Limiting the influence of the community to spectate and feedback seems less than I would expect. If community involvement in governance is to be improved, it needs to be seen to make a difference. OpenStack has ambassadors (https://wiki.openstack.org/wiki/Community/AmbassadorProgram) and elections to the 1/3 of the board from the community. This is probably too heavy for CentOS but some form of community representation with a genuine voice in governance would seem reasonable for an open source project.
However, with the board rules as defined in http://www.CentOS.org/about/governance/joining-the-project/, it is difficult for someone who is a user of CentOS as opposed to a developer to meet the merit criteria. The current CentOS board membership would benefit from more diversity and different outlooks to help identify changes which need further community input such as this one.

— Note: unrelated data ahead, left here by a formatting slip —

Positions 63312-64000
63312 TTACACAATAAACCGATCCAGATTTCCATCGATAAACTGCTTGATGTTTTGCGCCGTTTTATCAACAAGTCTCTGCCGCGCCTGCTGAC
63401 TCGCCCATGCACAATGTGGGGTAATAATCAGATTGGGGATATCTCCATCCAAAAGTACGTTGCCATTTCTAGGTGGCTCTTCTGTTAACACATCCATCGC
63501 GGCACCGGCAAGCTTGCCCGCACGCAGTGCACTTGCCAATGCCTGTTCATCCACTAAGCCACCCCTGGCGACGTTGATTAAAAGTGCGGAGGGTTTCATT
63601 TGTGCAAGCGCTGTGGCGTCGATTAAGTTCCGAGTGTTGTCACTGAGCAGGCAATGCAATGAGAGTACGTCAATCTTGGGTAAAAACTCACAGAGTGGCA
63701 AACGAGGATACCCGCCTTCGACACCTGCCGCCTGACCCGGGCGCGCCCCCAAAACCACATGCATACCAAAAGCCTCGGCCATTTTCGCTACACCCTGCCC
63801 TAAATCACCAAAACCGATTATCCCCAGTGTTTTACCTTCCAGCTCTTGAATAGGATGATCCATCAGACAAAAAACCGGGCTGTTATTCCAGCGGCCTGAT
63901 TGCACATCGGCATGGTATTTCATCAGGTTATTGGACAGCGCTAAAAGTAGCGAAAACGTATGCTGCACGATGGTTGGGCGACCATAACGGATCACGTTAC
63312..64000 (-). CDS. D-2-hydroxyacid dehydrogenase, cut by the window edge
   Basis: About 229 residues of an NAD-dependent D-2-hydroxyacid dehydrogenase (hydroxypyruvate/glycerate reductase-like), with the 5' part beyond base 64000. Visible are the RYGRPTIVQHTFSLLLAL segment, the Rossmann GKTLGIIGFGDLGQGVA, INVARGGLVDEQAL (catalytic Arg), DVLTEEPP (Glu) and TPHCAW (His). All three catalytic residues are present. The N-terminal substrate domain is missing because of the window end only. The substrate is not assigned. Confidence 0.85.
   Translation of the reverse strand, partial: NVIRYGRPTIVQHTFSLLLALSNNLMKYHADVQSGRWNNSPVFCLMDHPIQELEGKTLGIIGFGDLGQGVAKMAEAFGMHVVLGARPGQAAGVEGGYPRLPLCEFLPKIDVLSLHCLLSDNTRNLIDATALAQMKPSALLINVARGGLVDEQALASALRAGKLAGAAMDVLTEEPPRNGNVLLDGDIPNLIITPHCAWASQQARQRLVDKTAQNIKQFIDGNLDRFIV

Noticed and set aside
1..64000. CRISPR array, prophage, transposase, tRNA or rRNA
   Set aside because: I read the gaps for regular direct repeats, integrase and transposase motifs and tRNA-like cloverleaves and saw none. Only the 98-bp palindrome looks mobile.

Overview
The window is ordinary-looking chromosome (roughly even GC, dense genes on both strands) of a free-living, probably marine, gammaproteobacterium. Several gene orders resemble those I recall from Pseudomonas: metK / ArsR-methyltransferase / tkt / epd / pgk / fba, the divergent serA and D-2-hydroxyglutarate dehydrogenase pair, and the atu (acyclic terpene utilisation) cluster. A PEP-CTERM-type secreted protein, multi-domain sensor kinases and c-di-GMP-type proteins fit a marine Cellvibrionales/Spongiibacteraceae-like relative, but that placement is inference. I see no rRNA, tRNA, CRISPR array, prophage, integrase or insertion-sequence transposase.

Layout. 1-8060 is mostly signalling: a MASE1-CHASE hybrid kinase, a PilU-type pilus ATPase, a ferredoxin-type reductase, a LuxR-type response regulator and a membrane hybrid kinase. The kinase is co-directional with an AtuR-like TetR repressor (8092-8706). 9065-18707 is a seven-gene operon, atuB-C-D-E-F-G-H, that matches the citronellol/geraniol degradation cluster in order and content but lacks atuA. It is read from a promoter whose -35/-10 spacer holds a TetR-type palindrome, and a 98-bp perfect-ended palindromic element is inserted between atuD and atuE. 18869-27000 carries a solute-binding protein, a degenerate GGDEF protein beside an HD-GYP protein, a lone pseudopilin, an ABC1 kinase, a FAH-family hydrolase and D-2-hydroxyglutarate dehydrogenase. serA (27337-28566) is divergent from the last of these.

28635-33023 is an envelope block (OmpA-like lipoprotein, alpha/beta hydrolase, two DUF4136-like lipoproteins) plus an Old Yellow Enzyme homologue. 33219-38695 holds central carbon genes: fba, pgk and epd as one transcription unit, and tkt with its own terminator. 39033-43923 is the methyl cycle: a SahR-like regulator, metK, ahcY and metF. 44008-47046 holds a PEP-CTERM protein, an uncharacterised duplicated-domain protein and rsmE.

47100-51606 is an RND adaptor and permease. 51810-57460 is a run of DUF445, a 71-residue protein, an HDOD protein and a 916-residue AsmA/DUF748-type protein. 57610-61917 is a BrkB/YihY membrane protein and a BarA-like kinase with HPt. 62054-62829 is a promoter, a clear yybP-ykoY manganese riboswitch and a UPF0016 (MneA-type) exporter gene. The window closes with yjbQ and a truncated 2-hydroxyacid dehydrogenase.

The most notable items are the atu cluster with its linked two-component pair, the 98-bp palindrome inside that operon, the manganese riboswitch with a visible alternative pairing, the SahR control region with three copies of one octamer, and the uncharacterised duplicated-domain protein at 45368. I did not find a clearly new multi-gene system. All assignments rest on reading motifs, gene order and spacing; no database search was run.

The challenge here is to find the appropriate people to help since many will be paid for delivering value to their companies rather than being paid to work on CentOS. Given their limited time, I do not feel that requiring operators to follow a development list is the right solution to encourage more interaction.